Flash, devour, repeat. Most of the duelist VALORANT agents are pretty friendly to beginners, and you’ll be seeing another in this guide real soon. Reyna arguably has the most basic ability kit of any agent. On top of that, it’s perfectly designed for a beginner player that gets themselves into tough situations.
Reyna’s flash, called Leer(?), may get more criticism compared to other blinds because it’s breakable, but it’s criminally underrated. By peeking right when it deploys, it’ll force players to retreat, focus fire on the eye, or try and win a duel blind. Against other new players, either the second or third option creates a scenario most beginners should still win. Even having your eye broken reveals information about your opponent’s location.
Her devour charges are perfect for new players, letting players choose between healing or fleeing after winning a fight. This is great for players still learning when to push or peek, giving them a chance to recover if they get too aggressive. Reyna’s ultimate is perfect for a new player building confidence, as it rewards the player on each kill. While Reyna may not be the most viable agent from a team’s perspective, she’s great for a beginning player.
One of the most popular picks is also one of the simplest VALORANT agents to use: Omen. Even new professional players began by using Omen, including 100 Thieves’ Ethan and Cloud9 Blue’s floppy soon after switching over from CS:GO. Not only is Omen a useful agent for any team on virtually any map, but he’s also arguably the easiest of the controller agents to use.
For the controller agents using smokes, virtually all of them are pretty easy to deploy, and Omen’s no different. He deploys his smokes one at a time with extreme precision, and even has an arrow that helps with placing smoke at different elevations for one-ways. In addition to his smokes, which recharge over time, he has a short-distance teleport (Shadow Walk) and a blind (Paranoia).
The rest of Omen’s ability kit is best suited for beginners because it gives players some escapability compared to the other controllers. His Paranoia leaves enemies near-sighted for a pretty hefty duration, letting an Omen player get a few seconds of advantage to get a kill or two, or escape. The same can be said for his teleport, letting you swap hiding spots for something more favorable. Against other beginners, his ultimate teleport should help you surprise opponents. And even if you teleport amongst a group of enemies, you cancel out safely.
With an ability kit that can create opportunities, protect yourself from flanks and rotations, and heal yourself, Phoenix has one of the most complete kits of the VALORANT agents Additionally, it’s pretty easy to learn and master in just a short amount of time. Like Reyna, Phoenix has a kit that’s great for blinding opponents and keeping you alive after dicey fights.
Phoenix’s Curveball flash is pretty easy to use, and it’s not destructible like Reyna’s or easy to avoid looking at. His Blaze wall lets you wall off angles as you move forward to take a site, or slow down retakers after a plant. Hot Hands has multiple uses, either to choke off entry points, chase opponents out of hiding spots, or to heal yourself.
Having all these tools at your disposal is an ideal kit for beginners. Being able to shut down the number of angles you can be shot from is vital at any level, so learning to do so with either Hot Hands or Blaze is a great skill to learn early. For a beginner player, learning when to pop the ultimate will be the biggest challenge. I can’t tell you how many times I’ve seen players use it on a retake, only to win the duel but lose the round because they got sent back to their starting location.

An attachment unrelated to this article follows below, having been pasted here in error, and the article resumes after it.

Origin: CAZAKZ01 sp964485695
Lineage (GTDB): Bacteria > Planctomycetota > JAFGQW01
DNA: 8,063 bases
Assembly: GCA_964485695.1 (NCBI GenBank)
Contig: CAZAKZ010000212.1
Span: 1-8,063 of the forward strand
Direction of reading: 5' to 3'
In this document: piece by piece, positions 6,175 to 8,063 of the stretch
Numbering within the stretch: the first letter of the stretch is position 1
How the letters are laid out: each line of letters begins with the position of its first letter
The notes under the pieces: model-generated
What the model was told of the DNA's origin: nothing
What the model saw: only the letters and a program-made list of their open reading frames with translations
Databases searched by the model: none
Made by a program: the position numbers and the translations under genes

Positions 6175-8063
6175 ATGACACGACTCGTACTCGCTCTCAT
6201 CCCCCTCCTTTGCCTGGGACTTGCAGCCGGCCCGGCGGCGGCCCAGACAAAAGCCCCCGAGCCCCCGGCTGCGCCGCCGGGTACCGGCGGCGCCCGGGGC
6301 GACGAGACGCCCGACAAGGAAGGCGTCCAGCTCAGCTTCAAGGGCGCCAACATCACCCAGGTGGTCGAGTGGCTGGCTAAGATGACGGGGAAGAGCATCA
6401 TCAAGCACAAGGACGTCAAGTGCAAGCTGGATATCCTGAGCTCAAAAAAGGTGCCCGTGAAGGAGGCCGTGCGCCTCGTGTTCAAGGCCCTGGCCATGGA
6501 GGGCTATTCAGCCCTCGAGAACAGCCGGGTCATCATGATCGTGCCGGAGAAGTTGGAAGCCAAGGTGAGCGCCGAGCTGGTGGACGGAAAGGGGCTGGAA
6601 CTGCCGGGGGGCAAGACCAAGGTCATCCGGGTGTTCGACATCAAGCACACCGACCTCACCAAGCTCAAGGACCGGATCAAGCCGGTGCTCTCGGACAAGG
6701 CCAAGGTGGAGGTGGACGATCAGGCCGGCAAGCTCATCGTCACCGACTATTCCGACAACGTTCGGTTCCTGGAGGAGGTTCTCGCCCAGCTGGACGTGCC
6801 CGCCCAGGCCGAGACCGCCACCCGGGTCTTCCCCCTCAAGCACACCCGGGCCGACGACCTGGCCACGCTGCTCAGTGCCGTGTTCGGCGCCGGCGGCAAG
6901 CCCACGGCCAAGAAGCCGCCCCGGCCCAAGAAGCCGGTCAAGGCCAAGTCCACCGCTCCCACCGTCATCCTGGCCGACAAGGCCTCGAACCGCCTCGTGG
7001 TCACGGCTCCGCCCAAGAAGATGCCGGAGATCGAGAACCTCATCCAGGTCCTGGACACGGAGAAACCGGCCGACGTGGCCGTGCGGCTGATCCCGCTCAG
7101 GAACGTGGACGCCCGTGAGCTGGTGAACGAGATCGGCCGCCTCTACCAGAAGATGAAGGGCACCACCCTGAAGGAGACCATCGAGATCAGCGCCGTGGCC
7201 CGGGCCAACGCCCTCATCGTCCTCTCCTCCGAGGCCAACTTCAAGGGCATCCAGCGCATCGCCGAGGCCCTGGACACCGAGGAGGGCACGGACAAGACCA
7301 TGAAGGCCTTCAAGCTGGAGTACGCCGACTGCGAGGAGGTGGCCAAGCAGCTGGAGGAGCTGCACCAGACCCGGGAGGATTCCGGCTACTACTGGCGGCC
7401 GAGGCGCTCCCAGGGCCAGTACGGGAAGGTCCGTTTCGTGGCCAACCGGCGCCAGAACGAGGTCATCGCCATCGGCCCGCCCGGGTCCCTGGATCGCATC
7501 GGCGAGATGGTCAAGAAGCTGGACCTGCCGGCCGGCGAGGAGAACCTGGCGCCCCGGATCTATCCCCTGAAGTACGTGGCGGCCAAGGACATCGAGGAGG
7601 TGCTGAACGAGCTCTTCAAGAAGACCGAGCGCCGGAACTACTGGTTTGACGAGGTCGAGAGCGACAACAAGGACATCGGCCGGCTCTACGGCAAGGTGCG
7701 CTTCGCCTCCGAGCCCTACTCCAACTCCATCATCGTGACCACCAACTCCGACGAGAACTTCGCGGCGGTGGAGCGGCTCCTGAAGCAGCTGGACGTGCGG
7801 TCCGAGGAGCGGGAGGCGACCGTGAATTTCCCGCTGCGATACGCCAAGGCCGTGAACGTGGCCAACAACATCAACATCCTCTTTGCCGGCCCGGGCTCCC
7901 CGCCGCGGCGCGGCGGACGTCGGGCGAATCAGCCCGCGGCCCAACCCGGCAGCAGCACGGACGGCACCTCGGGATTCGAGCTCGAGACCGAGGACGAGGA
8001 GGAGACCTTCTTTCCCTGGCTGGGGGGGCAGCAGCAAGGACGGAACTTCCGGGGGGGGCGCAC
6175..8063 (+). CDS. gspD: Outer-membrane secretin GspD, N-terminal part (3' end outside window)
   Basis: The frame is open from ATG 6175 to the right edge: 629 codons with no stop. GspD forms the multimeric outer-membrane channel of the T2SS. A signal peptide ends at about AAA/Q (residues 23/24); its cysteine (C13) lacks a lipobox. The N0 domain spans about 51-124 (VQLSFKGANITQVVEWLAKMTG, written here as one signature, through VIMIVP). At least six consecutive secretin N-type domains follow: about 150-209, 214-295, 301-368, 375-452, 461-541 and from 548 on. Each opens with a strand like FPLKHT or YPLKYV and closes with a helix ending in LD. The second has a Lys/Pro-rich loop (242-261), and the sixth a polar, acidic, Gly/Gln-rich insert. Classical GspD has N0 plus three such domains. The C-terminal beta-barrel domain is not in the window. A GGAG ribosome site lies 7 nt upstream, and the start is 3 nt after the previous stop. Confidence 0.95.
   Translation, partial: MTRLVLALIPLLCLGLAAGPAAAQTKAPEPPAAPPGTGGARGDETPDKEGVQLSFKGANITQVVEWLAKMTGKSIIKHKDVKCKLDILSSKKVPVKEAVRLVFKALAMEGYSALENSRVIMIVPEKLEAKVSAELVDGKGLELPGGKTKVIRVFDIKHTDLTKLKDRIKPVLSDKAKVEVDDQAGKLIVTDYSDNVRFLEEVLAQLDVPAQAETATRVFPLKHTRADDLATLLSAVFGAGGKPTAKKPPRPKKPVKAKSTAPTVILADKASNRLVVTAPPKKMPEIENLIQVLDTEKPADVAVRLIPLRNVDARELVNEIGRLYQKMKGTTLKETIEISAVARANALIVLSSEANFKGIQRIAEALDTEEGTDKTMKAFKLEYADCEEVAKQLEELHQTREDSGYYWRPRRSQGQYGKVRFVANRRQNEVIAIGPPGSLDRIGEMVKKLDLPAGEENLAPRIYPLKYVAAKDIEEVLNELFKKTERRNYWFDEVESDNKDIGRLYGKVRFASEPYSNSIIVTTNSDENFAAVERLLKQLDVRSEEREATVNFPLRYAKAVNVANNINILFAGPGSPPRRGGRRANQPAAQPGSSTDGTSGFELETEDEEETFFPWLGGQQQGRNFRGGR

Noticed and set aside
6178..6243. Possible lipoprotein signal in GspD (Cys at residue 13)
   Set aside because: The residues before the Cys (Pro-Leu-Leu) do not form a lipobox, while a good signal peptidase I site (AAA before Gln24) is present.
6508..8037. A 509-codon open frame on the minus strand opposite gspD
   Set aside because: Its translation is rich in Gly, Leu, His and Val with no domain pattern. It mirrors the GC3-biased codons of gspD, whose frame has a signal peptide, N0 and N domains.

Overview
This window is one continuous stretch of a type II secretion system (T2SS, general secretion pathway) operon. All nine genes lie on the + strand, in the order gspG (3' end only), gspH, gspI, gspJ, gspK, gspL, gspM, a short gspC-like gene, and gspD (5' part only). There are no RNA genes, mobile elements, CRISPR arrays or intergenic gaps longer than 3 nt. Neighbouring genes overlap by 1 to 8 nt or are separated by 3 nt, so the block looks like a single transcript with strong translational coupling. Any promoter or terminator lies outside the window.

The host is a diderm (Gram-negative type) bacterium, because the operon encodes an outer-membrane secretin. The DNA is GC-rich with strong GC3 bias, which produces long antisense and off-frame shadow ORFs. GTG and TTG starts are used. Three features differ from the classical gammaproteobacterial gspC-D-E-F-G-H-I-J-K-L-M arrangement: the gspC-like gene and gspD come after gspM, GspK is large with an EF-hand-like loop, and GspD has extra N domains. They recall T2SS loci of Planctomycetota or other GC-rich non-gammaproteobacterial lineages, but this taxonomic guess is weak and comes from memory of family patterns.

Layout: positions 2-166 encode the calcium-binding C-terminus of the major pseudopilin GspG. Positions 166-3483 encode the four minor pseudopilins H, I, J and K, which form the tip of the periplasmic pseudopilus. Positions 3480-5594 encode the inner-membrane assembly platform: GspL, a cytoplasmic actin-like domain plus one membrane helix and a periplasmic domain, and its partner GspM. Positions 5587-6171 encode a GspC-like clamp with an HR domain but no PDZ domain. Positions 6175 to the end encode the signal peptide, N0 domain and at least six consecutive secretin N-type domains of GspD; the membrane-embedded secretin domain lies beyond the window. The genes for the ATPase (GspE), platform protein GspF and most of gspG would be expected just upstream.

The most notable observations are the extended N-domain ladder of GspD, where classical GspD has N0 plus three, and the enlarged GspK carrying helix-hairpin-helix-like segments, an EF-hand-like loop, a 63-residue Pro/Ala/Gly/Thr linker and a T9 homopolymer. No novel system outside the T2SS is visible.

It’s really easy to get overwhelmed in VALORANT, at any level, especially when the whole team is rushing into the site you’re defending. If you’re new, and you’re looking for an answer to that start when you first play, then Sage’s ability kit is tremendous for slowing down and stopping a rush. She’s also useful to the team as a whole.
Sage’s Barrier wall and Slow orbs are perfect for stopping or slowing down rushes, letting you retreat to a safer spot and giving your teammates a chance to rotate. If you’re playing more passively, behind your allies, Sage’s Heal is obviously super valuable. Just make sure you don’t get tunnel vision when it comes to healing, because you risk getting caught with your gun down.
Over time you’ll learn cool tricks you can use Sage’s wall for, like jumping on it while it rises to take a quick peek, or rotating it and placing it in a small corridor to really annoy the enemy. The biggest piece of advice I can give you is not to get stressed by the responsibility of healing and resurrecting.
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Hear me out here, I think KAY/O is the easiest/most useful initiator of all the VALORANT agents. Yes, Sova is extremely popular in ranked and in pro play, but he’s best used for his arrow lineups, which is something I wouldn’t recommend beginners start out with. I’ve seen too many people send arrows flying out of the playable map to recommend Sova to beginners.
So, I would recommend beginner players put some effort into unlocking KAY/O as soon as possible. His suppression knife is great for revealing enemy players, and forcing them to either push without abilities or delay themselves. Like the other agents with flashes, KAY/O’s can be used to create opportunities for himself, and his grenade can be used to force opponents out of corners.
I’m also a fan of ultimates that don’t require much attention dedicated to them, like KAY/O’s that pulses a suppression aura as he moves. Given that he’s relatively new, there’s likely to be other players experimenting with KAY/O as well, so have fun.